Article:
It is not generally known that a daughter of James G. Blaine, famous American statesman, once lived at Fort Leavenworth. She was then Mrs. Alice Coppinger, wife of Colonel John J. Coppinger, afterward Brigadier General Coppinger, a distinguished soldier in the United States Army. Colonel Coppinger was then attached to the Eighteenth Infantry. He had previously been stationed at Fort Leavenworth as a major in the Tenth Infantry, and was acting assistant inspector general at this post, which was then the headquarters of the Department of Missouri. It was while stationed there that he was married to Blaine's oldest daughter, February 6, 1883. The wedding took place at the family mansion in Washington, a cabinet meeting having been postponed so that President Chester A. Arthur and his cabinet might attend. A number of other notables were present, including General and Mrs. William T. Sherman, Hon. J. Warren Keifer, speaker of the House of Representatives, Colonel Robert G. Ingrsol, and others. After a wedding trip north the bride and groom repaired to his station at Fort Leavenworth. Colonel Coppinger was promoted to brigadier general April 25, 1895, and died November 4, 1909. Mrs. Coppinger passed away in 1890.
The foregoing facts were brought out by Carolyn Thomas Foreman, in a very interesting paper on the life of General Coppinger, published in "the Chronicles of Oklahoma" recently.
Ben Holladay, of Overland Stage fame, promoter of many great western enterprises, and at one time a millionaire, died poor in Portland, Ore., 66 years ago this month. He got his start as a dram-shop and tavern keeper at Weston, Mo. He was variously known as the "Great Western," the "Overland King," the "Napoleon of the Plains," and the "Croesus of the Coast."
Eighty-five years ago on August 27, Louis Agassiz, one of the world's great naturalists, Roscoe Conkling, distinguished American lawyer, orator and statesman, and Ward Hunt, visited Leavenworth. Agassiz said he had never seen such wonderful soil as in Kansas and Missouri and that the peaches, apples, pears and grapes he considered the equal of any he had ever tasted.
August 11th was the 136th anniversary of the birth of David R. Atchison, pro-slavery leader in the Kansas-Missouri border war, United States senator from Missouri, and who had the unique distinction of having served as president of the United States for one day. During his activities in the border struggle, General Atchison lived in Platte City and was in Leavenworth frequently. His headquarters were at the Green House, a famous hostelry of that period, operated by Elisha Green (Atchison lived in Platte City from 1841 to 1856 and was judge of the circuit court of Platte County in 1841. He served as United States senator from 1843 to 1855. He was president of the senate when Zachary Taylor, president -elect of the United States, refused to be sworn in on the Sabbeth, so Atchison was legally president for 24 hours, from noon of March 4, 1849.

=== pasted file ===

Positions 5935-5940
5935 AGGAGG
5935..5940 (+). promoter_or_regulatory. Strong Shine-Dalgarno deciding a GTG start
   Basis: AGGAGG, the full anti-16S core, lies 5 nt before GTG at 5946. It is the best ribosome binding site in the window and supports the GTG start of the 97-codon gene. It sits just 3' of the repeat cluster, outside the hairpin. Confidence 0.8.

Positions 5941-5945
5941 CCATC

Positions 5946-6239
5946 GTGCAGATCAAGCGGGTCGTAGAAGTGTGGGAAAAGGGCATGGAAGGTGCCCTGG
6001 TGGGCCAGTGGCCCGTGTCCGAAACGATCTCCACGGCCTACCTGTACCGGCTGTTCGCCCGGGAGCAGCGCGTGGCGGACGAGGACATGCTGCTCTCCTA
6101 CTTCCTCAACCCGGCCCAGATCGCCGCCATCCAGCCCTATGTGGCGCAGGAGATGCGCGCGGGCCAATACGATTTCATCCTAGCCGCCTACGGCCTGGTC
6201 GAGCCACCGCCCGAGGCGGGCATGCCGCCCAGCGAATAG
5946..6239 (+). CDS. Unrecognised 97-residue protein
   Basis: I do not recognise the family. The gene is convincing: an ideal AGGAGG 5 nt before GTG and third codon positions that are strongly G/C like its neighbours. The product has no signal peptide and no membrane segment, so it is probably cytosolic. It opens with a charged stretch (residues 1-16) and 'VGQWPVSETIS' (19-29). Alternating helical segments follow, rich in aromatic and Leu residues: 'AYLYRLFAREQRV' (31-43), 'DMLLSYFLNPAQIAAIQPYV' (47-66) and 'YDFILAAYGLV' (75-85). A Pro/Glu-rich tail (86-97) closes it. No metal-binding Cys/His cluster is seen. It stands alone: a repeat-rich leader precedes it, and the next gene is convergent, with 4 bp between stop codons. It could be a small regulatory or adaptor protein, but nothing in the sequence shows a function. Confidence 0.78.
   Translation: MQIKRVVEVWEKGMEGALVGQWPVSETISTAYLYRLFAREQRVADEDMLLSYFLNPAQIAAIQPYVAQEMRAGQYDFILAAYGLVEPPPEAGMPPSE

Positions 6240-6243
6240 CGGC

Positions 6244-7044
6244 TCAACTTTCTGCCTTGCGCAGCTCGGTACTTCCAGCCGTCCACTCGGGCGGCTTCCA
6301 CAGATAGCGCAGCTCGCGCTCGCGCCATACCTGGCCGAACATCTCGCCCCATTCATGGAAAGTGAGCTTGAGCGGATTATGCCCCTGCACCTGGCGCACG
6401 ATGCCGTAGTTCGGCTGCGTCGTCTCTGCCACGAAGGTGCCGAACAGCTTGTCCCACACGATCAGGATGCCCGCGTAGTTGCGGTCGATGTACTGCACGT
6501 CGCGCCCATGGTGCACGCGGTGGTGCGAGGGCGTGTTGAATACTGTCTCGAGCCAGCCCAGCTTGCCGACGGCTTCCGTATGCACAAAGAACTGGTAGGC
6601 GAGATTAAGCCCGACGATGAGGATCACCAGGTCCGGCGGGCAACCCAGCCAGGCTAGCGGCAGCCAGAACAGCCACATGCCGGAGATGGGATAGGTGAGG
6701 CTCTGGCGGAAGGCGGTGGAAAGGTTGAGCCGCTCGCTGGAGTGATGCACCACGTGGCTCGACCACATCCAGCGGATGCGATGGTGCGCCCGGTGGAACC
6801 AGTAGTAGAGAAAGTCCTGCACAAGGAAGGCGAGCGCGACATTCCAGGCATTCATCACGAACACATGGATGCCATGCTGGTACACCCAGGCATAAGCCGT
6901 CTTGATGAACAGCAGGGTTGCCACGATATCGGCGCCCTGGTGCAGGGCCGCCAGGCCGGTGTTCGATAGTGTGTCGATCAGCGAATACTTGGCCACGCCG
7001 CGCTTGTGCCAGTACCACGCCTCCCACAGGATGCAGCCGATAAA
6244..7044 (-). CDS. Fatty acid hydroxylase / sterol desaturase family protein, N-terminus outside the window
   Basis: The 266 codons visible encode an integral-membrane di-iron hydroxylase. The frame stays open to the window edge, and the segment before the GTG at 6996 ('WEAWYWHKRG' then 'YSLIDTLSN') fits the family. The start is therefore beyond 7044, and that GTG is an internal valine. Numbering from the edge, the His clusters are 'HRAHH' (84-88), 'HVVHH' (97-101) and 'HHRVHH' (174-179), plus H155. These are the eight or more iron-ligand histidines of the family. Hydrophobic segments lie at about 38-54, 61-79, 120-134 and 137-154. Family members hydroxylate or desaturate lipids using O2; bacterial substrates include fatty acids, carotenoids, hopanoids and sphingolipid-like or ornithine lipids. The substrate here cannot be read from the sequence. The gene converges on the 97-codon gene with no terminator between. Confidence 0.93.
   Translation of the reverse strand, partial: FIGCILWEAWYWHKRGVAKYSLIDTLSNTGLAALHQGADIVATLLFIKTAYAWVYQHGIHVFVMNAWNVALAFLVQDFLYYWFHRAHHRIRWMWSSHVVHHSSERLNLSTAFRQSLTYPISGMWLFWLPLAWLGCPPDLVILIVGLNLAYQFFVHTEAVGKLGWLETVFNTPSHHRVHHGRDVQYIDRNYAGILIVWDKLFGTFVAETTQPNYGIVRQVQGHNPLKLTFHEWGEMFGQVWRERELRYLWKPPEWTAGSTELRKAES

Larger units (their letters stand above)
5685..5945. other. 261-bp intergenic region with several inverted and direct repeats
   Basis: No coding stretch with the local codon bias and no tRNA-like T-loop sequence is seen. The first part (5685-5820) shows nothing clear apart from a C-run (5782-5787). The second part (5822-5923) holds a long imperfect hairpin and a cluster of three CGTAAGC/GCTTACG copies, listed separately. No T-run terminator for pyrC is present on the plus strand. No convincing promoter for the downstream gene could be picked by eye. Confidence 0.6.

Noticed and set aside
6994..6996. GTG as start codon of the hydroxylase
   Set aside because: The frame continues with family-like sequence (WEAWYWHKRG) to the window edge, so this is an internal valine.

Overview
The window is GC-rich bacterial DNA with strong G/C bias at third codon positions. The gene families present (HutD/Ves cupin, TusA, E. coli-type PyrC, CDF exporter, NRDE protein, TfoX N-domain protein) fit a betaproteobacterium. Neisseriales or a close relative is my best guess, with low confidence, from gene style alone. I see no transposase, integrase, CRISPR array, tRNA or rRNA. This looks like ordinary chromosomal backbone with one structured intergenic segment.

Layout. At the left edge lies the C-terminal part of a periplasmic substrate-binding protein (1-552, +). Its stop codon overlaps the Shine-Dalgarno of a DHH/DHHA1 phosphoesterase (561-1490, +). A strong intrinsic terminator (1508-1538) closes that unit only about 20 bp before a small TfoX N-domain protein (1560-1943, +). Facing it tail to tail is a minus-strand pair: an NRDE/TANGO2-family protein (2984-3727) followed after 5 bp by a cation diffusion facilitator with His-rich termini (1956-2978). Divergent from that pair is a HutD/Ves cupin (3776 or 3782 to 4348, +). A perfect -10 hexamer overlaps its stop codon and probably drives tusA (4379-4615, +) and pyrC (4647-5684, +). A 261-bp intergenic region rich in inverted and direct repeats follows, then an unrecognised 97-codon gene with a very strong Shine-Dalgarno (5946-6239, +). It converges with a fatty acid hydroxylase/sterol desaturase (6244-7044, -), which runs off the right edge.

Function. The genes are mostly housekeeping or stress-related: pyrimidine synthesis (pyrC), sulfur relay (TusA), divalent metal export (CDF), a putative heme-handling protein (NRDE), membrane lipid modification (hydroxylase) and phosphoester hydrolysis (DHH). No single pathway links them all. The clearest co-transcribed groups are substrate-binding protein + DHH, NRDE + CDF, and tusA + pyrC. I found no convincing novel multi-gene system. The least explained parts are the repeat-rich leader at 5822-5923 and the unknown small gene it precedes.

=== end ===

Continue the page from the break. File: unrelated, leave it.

Atchison was a native of Kentucky and came to Clay County, Mo., in 1830. He was soon admitted to the Missouri bar and became a brilliant lawyer. He died at his home in Clinton county, Mo., in 1886, at the age of 69 years. His name is commemorated today in the city of Atchison, Kas., and in Atchison County, Mo.
Alfred D. Richardson, noted newspaper correspondent, in his letters written from Denver during the Pike's Peak gold rush in 1860, recounts the many "shooting scrapes" that occurred there during that exciting period. Some of these are of local interest, for instance: In the Louisiana Saloon, James Gordon, who had a few days previous shot a bartender, "wantonly attacked" John Ganta, "a peaceable and unoffending man" from Leavenworth, and "after throwing him upon the floor and kicking him, shot him, the ball entering the top of his head, and passing through the brain, killing him instantly." "Charles H. Eads, an insane man from Lexington, Mo., was fatally shot by John Merk, from Leavenworth, whom he had assaulted, and who was not aware of his lunacy." "In camp, four miles below the city, two teamsters belonging to the train of John Farrier, of Platte City, Mo., became involved in a quarrel. One of them--J. B. Cord--was fatally stabbed in the abdomen by the other, named W. F. Hawley."
Richardson, in one of his letters, written from Denver, August 7, 1860, writes: "Leavenworth is very largely represented, both in the towns and in the diggings." Louise Barry, of the staff of the Kansas State Historical Society, has very creditably edited and presented the Richardson correspondence in volume 12, number 1, of the "Kansas Quarterly." It abounds in interest.